North West Rapid Coastal Zone Assessment - Cheshire
The North West Rapid Coastal Zone Assessment field survey of Cheshire recorded the remains of a 12th century Cistercian Monastery at Stanlow Point, an 18th-19th century quayside at Neston and a Second World War bombing decoy in Burton Marsh. Stanlow Abbey, near Ellesmere Port is now cut-off from the mainland by the Manchester Ship Canal and was abandoned in the late 13th century due to flooding and fires. Its monks fled to the nearby Whalley Abbey and Stanlow become a grange farm. The quayside recorded at Neston was a replacement of a medieval quayside that was abandoned due to the silting-up of the Dee Estuary in the 16th century. Both sites were abandoned due to changes in the surrounding environment and these changes still affect the sites to this day.
Stanlow Abbey is the most at risk from erosion, caused by the tidal movements of the River Mersey, and the courtyard at this site is known to flood at high tide. The Shoreline Management Policy for this area is ‘Hold the Line’ meaning that existing seawalls will be maintained. The seawall at Stanlow was built in the Victorian Era and is clearly ineffective, placing the site at risk of flooding and coastal erosion.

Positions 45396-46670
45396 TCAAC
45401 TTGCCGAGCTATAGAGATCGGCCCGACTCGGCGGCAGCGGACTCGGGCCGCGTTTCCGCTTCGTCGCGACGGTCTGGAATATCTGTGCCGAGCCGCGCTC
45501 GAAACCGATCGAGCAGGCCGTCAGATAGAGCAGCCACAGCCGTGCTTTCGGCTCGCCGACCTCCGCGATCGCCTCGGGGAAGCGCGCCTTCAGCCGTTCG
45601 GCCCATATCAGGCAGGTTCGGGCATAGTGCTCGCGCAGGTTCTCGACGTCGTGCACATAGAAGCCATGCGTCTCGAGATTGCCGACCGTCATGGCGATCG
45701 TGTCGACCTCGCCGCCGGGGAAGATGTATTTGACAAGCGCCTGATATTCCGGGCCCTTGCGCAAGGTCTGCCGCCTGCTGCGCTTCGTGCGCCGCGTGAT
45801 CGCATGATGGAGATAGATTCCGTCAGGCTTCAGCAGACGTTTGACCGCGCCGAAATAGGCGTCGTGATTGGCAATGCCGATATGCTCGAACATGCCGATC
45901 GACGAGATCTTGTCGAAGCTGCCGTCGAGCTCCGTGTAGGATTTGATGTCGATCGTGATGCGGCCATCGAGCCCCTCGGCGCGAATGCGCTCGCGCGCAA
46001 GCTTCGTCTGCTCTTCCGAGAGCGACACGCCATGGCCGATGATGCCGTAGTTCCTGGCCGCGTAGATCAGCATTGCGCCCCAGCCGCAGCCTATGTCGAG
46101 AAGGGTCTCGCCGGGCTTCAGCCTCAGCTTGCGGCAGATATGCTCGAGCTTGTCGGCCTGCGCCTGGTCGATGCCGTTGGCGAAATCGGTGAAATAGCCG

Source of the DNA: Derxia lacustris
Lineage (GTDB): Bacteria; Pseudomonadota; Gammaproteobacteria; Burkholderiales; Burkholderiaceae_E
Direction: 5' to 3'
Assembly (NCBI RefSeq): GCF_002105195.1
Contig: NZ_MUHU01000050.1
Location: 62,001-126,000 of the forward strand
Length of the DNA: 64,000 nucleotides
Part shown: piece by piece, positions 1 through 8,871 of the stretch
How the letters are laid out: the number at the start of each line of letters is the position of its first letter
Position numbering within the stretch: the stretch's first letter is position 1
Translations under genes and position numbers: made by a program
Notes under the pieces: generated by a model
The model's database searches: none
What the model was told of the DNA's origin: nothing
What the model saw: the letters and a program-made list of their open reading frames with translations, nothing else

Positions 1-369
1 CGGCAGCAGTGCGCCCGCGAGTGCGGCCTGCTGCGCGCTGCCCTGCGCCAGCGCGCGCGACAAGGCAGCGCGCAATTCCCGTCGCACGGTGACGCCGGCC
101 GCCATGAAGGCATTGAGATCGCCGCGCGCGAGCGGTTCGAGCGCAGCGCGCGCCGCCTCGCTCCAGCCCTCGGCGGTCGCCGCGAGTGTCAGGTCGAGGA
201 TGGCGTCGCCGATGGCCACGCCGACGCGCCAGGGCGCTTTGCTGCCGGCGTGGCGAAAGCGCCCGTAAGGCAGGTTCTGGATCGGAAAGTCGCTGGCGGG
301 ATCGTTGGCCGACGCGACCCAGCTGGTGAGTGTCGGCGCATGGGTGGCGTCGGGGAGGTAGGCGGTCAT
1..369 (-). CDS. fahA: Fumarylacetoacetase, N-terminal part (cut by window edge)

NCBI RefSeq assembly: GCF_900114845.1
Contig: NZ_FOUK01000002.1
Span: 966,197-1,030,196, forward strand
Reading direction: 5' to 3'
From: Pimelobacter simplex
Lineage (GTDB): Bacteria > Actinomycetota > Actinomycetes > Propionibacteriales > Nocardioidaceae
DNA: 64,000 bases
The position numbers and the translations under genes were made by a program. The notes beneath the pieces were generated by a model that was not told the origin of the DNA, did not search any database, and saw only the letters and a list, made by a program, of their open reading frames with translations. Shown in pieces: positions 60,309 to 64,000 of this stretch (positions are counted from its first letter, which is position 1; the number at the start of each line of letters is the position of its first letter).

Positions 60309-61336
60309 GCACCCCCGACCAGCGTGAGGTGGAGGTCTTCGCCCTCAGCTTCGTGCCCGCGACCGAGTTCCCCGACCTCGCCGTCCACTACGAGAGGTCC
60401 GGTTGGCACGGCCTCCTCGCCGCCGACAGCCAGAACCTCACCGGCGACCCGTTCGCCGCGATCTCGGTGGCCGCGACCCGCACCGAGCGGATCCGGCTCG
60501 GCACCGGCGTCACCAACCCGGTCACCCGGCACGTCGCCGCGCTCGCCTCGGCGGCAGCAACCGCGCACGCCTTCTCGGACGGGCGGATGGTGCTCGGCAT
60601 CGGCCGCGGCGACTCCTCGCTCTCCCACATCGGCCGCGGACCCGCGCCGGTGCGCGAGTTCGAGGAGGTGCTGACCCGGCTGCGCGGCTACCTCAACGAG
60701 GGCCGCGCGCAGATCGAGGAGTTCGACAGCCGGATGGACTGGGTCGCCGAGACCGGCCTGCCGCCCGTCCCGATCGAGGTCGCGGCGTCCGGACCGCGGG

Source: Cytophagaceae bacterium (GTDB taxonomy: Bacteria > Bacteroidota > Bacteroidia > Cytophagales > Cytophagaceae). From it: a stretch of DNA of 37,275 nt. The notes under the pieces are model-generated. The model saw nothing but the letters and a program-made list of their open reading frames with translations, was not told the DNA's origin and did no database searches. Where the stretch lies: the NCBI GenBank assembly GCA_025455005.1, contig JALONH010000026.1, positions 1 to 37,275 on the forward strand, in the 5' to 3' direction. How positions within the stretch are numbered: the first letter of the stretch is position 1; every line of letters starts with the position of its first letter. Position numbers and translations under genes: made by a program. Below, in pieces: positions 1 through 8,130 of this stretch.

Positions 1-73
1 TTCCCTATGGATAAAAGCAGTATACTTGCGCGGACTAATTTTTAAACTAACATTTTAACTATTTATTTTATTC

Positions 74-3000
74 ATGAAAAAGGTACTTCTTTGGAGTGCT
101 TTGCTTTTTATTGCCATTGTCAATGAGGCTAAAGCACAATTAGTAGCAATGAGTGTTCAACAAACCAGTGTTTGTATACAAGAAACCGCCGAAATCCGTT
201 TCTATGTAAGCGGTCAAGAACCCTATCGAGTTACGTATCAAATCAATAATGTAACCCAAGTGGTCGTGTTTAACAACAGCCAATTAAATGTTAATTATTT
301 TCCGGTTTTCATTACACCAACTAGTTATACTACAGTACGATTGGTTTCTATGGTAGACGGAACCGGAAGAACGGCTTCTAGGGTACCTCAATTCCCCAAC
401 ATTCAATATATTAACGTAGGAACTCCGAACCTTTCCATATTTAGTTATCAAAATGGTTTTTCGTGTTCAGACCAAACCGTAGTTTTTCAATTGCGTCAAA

Cheshire West and Chester Council Archaeology Section
Stanlow Abbey Scheduled Monument
Whalley Abbey Scheduled Monument
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